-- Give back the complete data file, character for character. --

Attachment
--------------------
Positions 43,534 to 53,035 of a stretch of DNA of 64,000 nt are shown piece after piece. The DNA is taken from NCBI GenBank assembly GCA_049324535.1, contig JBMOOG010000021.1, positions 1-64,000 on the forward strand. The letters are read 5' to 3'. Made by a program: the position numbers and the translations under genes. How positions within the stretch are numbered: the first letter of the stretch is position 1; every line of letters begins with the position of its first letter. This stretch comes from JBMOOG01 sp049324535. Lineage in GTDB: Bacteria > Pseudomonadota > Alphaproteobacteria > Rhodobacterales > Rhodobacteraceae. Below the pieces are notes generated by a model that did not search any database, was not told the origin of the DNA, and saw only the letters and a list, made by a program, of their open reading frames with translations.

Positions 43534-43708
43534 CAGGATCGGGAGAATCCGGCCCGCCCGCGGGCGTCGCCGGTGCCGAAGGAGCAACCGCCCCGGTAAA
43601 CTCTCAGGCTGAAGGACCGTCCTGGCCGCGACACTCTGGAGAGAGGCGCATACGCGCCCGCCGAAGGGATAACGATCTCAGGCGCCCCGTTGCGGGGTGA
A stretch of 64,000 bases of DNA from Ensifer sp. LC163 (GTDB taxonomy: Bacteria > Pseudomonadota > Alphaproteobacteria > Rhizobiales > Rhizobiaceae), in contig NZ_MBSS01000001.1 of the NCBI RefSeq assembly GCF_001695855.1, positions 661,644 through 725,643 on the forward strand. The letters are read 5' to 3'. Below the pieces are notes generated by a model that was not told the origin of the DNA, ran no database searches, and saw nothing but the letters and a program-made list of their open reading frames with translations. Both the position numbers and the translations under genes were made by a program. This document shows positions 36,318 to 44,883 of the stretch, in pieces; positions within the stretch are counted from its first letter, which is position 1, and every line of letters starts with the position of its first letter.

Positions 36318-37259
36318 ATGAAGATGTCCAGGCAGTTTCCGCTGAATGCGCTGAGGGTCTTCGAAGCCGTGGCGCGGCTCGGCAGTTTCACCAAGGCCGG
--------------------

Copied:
Positions 43,534 to 53,035 of a stretch of DNA of 64,000 nt are shown piece after piece. The DNA is taken from NCBI GenBank assembly GCA_049324535.1, contig JBMOOG010000021.1, positions 1-64,000 on the forward strand. The letters are read 5' to 3'. Made by a program: the position numbers and the translations under genes. How positions within the stretch are numbered: the first letter of the stretch is position 1; every line of letters begins with the position of its first letter. This stretch comes from JBMOOG01 sp049324535. Lineage in GTDB: Bacteria > Pseudomonadota > Alphaproteobacteria > Rhodobacterales > Rhodobacteraceae. Below the pieces are notes generated by a model that did not search any database, was not told the origin of the DNA, and saw only the letters and a list, made by a program, of their open reading frames with translations.

Positions 43534-43708
43534 CAGGATCGGGAGAATCCGGCCCGCCCGCGGGCGTCGCCGGTGCCGAAGGAGCAACCGCCCCGGTAAA
43601 CTCTCAGGCTGAAGGACCGTCCTGGCCGCGACACTCTGGAGAGAGGCGCATACGCGCCCGCCGAAGGGATAACGATCTCAGGCGCCCCGTTGCGGGGTGA
A stretch of 64,000 bases of DNA from Ensifer sp. LC163 (GTDB taxonomy: Bacteria > Pseudomonadota > Alphaproteobacteria > Rhizobiales > Rhizobiaceae), in contig NZ_MBSS01000001.1 of the NCBI RefSeq assembly GCF_001695855.1, positions 661,644 through 725,643 on the forward strand. The letters are read 5' to 3'. Below the pieces are notes generated by a model that was not told the origin of the DNA, ran no database searches, and saw nothing but the letters and a program-made list of their open reading frames with translations. Both the position numbers and the translations under genes were made by a program. This document shows positions 36,318 to 44,883 of the stretch, in pieces; positions within the stretch are counted from its first letter, which is position 1, and every line of letters starts with the position of its first letter.

Positions 36318-37259
36318 ATGAAGATGTCCAGGCAGTTTCCGCTGAATGCGCTGAGGGTCTTCGAAGCCGTGGCGCGGCTCGGCAGTTTCACCAAGGCCGG